Arjuna once asked Krishna, “Who is a true yogi, Lord?”
“The one who finds contentment in the present moment and knows the way of moderation is the greatest yogi.”
Krishna did not call a meditator a true yogi, he did not call his devotee a yogi. He did not say that those who follow a certain belief system or practice rituals are yogis. Instead, he just simplified it. If you are content and tranquil, you are a yogi.
It is so easy to be obsessed about a pursuit. With a self-centered attitude, our obsessions lead to a sort of blindness. You fail to see the good around you. And this in turn creates frustration which ultimately brews anger. Clearly, you can’t be at peace or think clearly when angry. In such a state, it’s impossible to shed our maniac tendencies or find contentment in the present moment.
Gau dhan gaj dhan vaaji dhan aur ratan dhan khan, Jab aave santosh dhan, sab dhan dhoori saman. (Saint Kabir) IAST: godhana gajadhana vajidhana, aura ratanadhana khāna, jaba āvai saṃtoṣadhana, saba dhana dhūrī samāna. Your possession of cows, elephants, steeds, even a whole mine of precious stones is worthless compared to the wealth of contentment.
In my view, on the journey of life, contentment is the greatest blessing. By using the word blessing, however, I’m not suggesting that some of us are born with it and some others aren’t. Or that it is bestowed upon us by some external force. By blessing, I simply mean it’s the most divine emotion you can have. When you are truly content, you are compassionate and giving naturally. You spread happiness, goodness and kindness.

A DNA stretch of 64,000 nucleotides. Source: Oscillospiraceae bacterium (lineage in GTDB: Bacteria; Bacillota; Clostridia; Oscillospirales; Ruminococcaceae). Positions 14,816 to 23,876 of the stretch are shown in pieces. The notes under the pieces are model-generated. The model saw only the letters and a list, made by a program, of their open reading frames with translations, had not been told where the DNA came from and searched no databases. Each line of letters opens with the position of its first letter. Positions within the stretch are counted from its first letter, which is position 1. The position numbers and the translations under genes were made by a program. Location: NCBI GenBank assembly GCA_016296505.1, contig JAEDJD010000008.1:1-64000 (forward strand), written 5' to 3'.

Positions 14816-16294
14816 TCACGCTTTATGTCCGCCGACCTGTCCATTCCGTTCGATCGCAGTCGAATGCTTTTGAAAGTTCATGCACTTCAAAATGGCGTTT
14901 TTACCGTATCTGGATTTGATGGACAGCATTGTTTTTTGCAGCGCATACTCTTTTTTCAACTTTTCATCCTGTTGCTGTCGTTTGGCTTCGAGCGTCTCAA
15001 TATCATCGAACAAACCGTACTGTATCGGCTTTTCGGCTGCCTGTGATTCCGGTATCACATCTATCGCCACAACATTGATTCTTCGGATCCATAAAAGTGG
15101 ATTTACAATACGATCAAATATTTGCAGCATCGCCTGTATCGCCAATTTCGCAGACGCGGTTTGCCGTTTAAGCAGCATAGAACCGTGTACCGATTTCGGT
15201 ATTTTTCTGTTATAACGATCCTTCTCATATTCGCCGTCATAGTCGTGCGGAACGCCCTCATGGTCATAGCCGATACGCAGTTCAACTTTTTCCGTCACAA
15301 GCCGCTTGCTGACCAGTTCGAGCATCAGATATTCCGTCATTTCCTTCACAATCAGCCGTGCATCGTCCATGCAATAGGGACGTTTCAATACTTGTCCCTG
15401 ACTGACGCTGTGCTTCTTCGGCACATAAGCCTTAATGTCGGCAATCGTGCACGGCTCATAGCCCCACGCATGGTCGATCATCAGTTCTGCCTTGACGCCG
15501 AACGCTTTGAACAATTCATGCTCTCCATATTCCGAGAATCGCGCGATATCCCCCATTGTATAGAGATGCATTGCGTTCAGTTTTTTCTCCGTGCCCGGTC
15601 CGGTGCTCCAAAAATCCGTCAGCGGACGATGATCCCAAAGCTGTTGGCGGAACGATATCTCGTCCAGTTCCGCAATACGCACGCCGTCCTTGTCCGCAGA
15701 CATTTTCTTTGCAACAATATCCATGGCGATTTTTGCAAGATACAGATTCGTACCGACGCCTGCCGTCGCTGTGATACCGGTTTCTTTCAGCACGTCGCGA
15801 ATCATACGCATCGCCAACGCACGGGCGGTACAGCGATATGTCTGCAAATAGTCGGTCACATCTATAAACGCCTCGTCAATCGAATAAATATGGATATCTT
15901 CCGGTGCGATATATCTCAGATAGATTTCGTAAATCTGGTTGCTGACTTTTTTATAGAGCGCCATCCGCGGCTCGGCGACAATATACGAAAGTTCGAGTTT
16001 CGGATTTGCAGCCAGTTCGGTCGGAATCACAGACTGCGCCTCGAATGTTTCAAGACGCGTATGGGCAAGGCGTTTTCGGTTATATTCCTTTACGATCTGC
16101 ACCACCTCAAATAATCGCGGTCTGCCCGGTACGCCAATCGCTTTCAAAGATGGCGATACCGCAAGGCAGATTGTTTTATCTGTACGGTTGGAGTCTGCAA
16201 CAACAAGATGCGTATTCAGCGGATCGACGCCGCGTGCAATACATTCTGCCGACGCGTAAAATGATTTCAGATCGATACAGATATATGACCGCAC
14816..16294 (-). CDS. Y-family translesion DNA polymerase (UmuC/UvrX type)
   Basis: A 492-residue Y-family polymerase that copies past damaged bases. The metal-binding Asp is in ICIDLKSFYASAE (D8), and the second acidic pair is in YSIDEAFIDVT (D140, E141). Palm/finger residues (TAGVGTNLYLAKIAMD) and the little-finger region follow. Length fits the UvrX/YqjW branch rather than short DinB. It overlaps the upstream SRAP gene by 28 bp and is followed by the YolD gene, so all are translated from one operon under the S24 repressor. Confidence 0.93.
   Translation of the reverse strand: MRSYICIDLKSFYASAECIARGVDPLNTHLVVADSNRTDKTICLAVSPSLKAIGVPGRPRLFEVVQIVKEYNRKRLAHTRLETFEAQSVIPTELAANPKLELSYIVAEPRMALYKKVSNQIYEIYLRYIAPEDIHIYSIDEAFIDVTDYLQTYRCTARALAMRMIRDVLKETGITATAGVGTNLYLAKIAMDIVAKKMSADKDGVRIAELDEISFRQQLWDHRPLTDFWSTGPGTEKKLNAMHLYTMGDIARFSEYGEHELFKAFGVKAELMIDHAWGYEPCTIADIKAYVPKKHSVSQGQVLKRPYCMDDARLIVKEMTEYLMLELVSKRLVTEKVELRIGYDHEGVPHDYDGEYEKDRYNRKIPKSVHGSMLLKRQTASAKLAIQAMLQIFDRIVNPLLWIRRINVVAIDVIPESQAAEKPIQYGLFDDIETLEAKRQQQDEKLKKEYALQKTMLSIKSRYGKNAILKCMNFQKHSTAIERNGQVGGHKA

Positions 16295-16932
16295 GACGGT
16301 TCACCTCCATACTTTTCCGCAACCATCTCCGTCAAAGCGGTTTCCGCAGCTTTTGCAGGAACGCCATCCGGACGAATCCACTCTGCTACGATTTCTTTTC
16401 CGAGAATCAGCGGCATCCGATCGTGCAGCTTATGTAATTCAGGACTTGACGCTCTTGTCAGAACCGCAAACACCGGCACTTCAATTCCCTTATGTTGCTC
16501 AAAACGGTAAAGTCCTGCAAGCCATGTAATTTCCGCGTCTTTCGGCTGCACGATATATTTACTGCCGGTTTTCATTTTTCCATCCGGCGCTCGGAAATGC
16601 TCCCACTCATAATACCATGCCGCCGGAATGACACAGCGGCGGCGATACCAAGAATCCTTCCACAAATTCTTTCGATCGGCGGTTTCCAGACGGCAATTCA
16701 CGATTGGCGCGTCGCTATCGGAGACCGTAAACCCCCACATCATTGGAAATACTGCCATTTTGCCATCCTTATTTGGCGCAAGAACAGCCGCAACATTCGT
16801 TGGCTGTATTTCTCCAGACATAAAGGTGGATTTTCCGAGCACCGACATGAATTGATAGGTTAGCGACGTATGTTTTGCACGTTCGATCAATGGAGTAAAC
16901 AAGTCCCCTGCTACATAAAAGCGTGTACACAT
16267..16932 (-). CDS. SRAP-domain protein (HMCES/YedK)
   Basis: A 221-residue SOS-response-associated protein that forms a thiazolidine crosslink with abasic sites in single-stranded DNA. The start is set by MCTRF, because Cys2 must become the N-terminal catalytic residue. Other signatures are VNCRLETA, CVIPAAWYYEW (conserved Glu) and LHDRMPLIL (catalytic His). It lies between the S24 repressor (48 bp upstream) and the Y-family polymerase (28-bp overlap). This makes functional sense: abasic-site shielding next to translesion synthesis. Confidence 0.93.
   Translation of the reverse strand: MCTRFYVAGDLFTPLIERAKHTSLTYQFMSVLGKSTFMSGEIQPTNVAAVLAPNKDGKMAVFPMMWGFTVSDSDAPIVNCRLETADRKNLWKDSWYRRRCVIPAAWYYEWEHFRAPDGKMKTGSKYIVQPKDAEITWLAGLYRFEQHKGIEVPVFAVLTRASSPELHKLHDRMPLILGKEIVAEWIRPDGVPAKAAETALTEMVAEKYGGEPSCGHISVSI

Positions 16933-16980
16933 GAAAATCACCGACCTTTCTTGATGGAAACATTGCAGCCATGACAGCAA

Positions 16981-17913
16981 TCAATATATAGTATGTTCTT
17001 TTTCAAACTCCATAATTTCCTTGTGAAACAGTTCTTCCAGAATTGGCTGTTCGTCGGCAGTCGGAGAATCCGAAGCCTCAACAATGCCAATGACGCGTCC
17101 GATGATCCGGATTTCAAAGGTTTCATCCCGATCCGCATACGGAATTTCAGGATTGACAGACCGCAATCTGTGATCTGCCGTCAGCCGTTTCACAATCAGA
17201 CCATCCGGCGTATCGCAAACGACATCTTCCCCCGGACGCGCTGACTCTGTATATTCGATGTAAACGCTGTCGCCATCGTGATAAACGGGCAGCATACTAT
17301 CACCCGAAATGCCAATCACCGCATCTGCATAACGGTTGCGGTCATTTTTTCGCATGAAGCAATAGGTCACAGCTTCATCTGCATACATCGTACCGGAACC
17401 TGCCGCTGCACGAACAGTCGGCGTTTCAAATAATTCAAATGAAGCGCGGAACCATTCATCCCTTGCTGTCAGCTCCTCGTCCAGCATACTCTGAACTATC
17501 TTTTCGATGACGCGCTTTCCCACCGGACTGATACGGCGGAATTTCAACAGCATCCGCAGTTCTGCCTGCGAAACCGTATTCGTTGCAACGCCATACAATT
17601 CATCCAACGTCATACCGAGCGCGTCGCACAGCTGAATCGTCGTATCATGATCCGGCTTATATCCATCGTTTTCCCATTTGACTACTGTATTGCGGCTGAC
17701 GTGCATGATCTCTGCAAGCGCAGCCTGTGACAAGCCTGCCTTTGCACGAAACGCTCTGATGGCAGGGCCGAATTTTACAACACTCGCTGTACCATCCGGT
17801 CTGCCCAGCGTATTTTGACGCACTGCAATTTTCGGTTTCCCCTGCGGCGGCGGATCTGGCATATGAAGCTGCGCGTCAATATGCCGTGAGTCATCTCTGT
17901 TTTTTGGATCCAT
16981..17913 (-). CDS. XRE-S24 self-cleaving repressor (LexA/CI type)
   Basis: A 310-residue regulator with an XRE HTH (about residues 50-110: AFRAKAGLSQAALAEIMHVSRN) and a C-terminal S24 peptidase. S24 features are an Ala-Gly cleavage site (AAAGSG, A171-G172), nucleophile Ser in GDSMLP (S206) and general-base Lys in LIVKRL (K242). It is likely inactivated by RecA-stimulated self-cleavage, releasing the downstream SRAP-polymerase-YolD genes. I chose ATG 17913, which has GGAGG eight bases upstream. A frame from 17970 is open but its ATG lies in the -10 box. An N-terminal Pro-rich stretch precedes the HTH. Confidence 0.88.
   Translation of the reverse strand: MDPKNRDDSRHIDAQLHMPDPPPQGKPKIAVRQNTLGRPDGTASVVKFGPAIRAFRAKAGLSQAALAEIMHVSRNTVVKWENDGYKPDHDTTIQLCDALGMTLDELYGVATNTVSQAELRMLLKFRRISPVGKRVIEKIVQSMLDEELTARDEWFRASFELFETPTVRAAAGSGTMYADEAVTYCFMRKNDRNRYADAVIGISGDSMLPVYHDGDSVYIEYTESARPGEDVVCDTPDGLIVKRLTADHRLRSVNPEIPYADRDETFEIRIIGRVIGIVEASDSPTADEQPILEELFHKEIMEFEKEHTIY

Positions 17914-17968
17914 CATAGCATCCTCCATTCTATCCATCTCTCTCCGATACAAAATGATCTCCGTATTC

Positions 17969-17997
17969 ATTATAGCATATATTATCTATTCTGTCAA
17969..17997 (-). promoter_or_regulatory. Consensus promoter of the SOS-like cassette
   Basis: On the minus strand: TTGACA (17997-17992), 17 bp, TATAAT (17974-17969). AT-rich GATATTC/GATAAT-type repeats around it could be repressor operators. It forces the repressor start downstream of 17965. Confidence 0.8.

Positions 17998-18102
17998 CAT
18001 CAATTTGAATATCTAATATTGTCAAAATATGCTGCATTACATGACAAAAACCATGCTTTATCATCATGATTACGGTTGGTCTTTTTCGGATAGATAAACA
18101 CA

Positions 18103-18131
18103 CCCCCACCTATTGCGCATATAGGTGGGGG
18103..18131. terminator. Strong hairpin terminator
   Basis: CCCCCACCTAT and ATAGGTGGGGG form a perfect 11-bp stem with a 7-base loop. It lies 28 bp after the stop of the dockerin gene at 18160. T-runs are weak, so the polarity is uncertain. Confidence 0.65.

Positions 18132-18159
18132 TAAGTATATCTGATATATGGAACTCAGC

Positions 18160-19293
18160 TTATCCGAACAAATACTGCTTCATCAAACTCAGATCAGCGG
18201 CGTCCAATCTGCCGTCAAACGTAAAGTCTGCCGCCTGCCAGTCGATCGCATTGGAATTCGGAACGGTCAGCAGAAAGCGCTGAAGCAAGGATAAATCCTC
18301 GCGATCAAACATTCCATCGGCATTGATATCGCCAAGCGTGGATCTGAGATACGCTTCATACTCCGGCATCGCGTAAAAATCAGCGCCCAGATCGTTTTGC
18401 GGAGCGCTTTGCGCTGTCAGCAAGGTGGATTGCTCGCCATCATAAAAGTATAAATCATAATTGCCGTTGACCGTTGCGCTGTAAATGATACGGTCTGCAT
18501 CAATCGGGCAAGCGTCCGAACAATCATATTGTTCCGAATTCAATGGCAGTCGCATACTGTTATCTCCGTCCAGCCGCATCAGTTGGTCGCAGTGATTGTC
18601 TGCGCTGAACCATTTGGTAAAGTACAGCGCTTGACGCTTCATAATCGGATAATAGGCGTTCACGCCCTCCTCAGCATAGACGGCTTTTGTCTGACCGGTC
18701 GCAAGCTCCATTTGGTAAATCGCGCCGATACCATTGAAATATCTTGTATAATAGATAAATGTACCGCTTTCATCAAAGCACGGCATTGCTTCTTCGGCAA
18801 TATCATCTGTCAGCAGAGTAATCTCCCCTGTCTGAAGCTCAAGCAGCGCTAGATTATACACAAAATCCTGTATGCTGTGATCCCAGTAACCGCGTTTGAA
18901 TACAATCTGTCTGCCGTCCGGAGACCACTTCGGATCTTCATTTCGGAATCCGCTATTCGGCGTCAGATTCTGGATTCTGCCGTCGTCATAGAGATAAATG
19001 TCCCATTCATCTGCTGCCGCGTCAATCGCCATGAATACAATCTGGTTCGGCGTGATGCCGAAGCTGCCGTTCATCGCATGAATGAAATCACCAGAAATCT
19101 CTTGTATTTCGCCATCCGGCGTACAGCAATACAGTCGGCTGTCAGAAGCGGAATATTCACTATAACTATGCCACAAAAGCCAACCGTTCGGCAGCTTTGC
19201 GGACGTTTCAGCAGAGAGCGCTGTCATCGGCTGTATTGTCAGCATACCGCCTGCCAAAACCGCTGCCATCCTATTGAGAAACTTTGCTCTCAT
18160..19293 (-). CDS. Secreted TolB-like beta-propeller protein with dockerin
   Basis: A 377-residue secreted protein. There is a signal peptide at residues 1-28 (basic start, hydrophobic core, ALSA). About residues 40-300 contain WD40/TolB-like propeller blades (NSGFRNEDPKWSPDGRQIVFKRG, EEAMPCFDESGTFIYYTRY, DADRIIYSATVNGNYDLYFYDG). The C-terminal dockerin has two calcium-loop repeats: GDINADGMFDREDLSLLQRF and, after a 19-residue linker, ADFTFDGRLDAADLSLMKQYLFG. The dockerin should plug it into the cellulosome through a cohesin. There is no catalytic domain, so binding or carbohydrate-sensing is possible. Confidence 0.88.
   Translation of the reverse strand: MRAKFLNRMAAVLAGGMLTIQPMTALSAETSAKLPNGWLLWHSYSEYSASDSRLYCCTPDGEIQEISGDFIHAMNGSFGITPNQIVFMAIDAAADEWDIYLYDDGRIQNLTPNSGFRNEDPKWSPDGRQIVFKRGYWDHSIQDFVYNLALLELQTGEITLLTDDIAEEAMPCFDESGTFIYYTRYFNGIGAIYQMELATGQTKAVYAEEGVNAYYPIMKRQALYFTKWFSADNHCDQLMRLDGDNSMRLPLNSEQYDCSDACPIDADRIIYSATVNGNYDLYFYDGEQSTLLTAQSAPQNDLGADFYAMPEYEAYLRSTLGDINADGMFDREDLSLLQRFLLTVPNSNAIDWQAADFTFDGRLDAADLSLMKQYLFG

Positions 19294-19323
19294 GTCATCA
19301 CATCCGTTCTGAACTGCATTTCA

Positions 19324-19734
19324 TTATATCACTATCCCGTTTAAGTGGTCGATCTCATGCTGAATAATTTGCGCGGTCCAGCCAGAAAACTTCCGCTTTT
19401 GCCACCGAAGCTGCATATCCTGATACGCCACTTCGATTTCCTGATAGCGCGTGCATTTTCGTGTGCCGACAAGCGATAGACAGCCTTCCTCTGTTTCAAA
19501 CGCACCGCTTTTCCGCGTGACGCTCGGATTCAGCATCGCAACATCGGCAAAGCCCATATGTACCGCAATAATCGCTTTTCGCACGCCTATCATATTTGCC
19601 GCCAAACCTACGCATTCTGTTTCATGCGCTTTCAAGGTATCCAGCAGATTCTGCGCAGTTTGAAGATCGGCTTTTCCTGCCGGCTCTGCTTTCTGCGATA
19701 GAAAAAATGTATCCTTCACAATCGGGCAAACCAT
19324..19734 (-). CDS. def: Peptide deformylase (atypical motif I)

Like other emotions, contentment has to be cultivated in our consciousness. Anytime you step out, you will find people with better homes, cars, bodies, talents and wealth. They are all around you. When you see them, you may feel jealous, envious or inspired. Either way, it makes your present look lackluster. I’m not saying that anyone should sit idle and twiddle their thumbs. Each one of us is free to chase whatever matters to us. Having said that, every pursuit has a cost.
Contentment sprouts from mindful living, a sense that I don’t have to do something just because others are doing it. If you are not able to live in the present moment and find beauty in it, future is not going to be any better. For future is nothing more than present moments unfolding. My past in the afternoon was my future in the morning.
Life is like a river, ever changing, ever flowing. You can step into it again and again, thinking you are bathing in the same river. It is anything but true. The water that was there earlier is no longer there. Every time you take a dip, it is in new water. No two moments are alike. It is ignorant to cling to your past or a future. Life runs its own course. The river may be muddy in monsoons or cold in winter. It may be pleasantly warm on some days and crystal clear on other. At any rate, as long as the source does not dry up, it will continue flowing. Much like life.
Since we are already on the journey of life, we may as well walk with grace, with contentment. Whoever would roam, whoever would stay…
Flow if you want to merge in the ocean.